Despite an ongoing effort by Gov. Dannel Malloy to improve student achievement and narrow the nation's worst achievement gap, the 2013 Connecticut Mastery Test results released Tuesday show statewide declines in the third through eighth grade tests results in reading, math, writing and science -- all the subjects tested.
State Department of Education Commissioner Stefan Pryor attributed the decline in CMT scores to the transition to Common Core State Standards.
"It is increasingly apparent that our legacy tests are out of sync with the new common core standards," Pryor said.
Student scores for the CMTs, as well as the Connecticut Academic Performance Tests given to high school sophomores, fall into five categories, including proficient, which counts when determining if the schools are meeting the demands of No Child Left Behind Act, and goal, which is considered challenging but is the state target.
Statewide, fewer than two in three third graders can reach the goal set for them in reading and math. By eighth grade, 65.7 percent of students statewide met the goal in math and 78.9 percent met the reading goal. In both cases, the percentages were lower than they had been in 2012.
In Norwalk, 61.7 percent of third graders met the goal in math, down from 70.1 in 2012, and 51.4 percent met goal in reading, down from 57.9 in 2012. By eighth grade, 63.8 percent of students in Norwalk met the goal in math and 73.8 had met the reading goal. In both cases, the percentages were higher than they had been in 2012 and the same occurred in writing and science. In most cases however, Norwalk's CMT data demonstrates a marked improvement over the baseline year of 2006. The one exception was sixth grade writing where 55.2 percent met goal in 2013, down from 55.6 in 2006.
There was a big leap in improvement in seventh grade reading--56.5 percent met goal in 2006 while 81.5 met goal in 2013.
Statewide high school sophomores who took the CAPT, showed modest improvement over the class that came before them in reading, math and science, although only 48.5 percent -- fewer than half -- could reach the goal in reading, compared to 47.5 percent in 2012. In math, 52.6 percent met the goal in 2013, compared to 49.3 percent in 2012.
In Norwalk, 42.4 percent met goal in math, up from 32.5 in 2012; 35.5 percent met goal in science, up from 32.4 in 2012; 36.7 percent met goal in reading, down from 36.8 in 2012; and 52.7 met goal in writing, up from 52.5 in 2012. Compared to the baseline year of 2007, student performance increased in all content areas.
"I was pleased to see gains on the state CAPT tests, especially in science and math," said Norwalk Superintendent of Schools Manuel Rivera in a statement.
"I am not surprised by the performance of Norwalk's students on the CMT tests, given Norwalk's transition to Common Core State Standards that began more than a year ago. I believe that it is important for parents to note that the CMT tests will cease to exist at the end of this school year (spring 2014), and the entire state will transition to new assessments that will be aligned with Common Core Standards. The results of these new assessments in 2015 will become a new baseline for us with which to track our progress as a school district."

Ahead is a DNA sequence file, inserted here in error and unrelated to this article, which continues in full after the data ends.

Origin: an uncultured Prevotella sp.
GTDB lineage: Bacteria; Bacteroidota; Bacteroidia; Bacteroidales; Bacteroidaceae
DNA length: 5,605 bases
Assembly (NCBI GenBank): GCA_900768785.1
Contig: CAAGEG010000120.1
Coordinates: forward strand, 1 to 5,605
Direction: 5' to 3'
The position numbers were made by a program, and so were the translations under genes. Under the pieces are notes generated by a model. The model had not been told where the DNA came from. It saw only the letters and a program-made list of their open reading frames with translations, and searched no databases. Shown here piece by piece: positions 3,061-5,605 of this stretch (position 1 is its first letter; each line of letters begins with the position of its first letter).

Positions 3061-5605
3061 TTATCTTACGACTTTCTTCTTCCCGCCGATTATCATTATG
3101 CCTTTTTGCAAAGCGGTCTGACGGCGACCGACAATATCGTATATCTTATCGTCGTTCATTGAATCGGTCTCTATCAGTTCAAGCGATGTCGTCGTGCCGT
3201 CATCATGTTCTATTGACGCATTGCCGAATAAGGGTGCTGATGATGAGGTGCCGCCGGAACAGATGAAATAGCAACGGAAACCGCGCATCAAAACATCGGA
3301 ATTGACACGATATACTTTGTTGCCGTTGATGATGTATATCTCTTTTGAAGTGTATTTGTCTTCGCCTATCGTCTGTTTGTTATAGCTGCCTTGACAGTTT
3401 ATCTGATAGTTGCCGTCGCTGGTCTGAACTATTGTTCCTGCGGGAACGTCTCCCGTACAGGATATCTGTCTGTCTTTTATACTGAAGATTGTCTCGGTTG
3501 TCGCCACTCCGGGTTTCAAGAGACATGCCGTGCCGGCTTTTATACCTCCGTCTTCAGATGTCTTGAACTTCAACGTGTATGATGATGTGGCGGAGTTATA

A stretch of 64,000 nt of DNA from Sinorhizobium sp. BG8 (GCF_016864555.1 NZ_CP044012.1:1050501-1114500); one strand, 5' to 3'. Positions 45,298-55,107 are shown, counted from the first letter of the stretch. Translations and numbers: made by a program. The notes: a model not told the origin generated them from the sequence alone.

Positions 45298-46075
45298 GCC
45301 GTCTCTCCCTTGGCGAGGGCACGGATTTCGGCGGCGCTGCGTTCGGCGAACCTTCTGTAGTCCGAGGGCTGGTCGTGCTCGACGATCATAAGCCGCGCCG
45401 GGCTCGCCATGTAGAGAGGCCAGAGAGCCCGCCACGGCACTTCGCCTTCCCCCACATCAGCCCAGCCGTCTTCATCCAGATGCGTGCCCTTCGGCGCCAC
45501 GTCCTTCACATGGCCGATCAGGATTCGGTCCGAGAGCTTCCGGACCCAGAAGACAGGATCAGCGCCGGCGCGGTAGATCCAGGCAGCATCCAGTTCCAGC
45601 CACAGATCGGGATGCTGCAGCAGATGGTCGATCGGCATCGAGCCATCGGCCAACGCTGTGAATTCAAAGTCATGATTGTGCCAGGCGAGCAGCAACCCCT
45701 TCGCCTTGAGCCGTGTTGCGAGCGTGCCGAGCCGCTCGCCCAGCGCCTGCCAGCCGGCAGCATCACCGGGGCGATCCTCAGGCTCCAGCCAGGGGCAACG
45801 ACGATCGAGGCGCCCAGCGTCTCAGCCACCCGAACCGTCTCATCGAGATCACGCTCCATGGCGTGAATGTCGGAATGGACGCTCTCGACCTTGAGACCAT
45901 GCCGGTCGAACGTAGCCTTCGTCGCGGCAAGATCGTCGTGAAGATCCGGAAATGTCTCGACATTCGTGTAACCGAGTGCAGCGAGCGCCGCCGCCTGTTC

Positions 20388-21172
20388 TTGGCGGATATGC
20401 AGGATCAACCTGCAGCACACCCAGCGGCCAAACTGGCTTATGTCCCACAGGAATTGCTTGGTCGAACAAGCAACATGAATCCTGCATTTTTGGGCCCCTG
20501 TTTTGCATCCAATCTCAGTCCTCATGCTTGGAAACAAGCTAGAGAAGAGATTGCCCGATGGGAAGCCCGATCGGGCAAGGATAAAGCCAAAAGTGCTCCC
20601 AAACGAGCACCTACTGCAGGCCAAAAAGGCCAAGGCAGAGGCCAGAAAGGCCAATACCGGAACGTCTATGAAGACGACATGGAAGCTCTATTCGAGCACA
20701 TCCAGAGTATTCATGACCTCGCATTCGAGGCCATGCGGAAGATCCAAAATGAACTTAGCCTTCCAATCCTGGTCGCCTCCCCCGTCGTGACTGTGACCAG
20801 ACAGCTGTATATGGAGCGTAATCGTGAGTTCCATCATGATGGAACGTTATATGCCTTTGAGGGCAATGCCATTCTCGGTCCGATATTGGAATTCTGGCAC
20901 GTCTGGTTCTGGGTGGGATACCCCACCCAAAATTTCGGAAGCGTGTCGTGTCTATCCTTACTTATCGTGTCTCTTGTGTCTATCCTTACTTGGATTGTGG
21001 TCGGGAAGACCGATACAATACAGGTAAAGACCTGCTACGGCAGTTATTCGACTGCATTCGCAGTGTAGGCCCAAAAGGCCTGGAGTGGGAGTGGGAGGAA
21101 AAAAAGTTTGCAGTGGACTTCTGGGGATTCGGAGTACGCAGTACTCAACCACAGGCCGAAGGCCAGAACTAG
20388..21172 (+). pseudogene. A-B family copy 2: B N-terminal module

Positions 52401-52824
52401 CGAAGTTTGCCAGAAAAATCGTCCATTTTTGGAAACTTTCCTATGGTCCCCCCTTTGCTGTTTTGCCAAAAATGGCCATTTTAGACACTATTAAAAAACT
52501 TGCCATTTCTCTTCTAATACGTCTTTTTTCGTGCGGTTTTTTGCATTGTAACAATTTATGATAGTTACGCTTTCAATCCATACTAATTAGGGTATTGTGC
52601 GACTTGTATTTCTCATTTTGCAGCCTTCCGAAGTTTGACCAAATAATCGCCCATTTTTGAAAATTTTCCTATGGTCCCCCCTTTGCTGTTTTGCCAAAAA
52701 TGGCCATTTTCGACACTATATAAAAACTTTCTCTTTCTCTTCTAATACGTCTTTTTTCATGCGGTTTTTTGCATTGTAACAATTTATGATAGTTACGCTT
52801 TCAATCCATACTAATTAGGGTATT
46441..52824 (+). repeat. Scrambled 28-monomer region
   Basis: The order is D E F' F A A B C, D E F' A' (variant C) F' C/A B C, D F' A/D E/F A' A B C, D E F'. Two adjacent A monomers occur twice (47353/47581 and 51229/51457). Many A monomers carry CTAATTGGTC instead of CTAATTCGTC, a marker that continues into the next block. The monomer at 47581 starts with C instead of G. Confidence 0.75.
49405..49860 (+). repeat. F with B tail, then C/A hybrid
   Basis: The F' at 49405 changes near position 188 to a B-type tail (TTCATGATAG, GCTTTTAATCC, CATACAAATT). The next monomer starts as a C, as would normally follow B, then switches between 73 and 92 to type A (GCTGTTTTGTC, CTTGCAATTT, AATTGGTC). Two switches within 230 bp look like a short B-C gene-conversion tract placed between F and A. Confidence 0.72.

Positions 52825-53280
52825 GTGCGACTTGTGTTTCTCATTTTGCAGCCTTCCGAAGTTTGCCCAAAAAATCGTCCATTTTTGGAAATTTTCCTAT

Rivera said that Norwalk's results are generally "on par" with results across the state as reported by the commissioner, however, there are some distinctions that should be noted regarding Norwalk's performance when compared to the state.
In mathematics, compared to the state, a higher percentage of Norwalk students reached proficiency and goal at grades 3 and 4.
The percent of grade 7 students reaching proficiency exceeded grade 7 statewide results.
Compared to 2012, there were increases in the percent of students reaching goal at grades 4 and 8.
In reading compared to the state, a higher percent of Norwalk students reached proficiency and goal at grade 7.
Grade 8 students were on par with statewide proficiency results for the first time.
Compared to 2012, there were increases in the percent of students reaching goal at grades 4, 7, and 8.
In writing, compared to the state, a higher percent of Norwalk students reached proficiency and goal at grade 4.
The percent of grade 5 students reaching proficiency exceeded statewide results.
Compared to 2012 there were increases in the percent of students reaching goal at grades 4, 5, 7, and 8.
Rivera noted that Norwalk's 2013 CAPT results show progress in mathematics and science, state results exceed Norwalk results in all content areas and the smallest gap between Norwalk and the state is in writing, both at proficiency and goal.
Progress on narrowing the so-called achievement gap between students statewide was a mixed bag. On the 10th grade test, for instance, the scoring gap widened between white and students who are Hispanic, African American or English language learners. The gap seems to have narrowed somewhat in science.
The decline in scores notwithstanding, Pryor said there are signs that the significant steps being taken by the state are working, noting improvements in schools the state has targeted for intensive improvement, including Curiale School in Bridgeport.
Rivera noted that the Norwalk school district is working to complete the subgroup analysis for both CMT and CAPT results.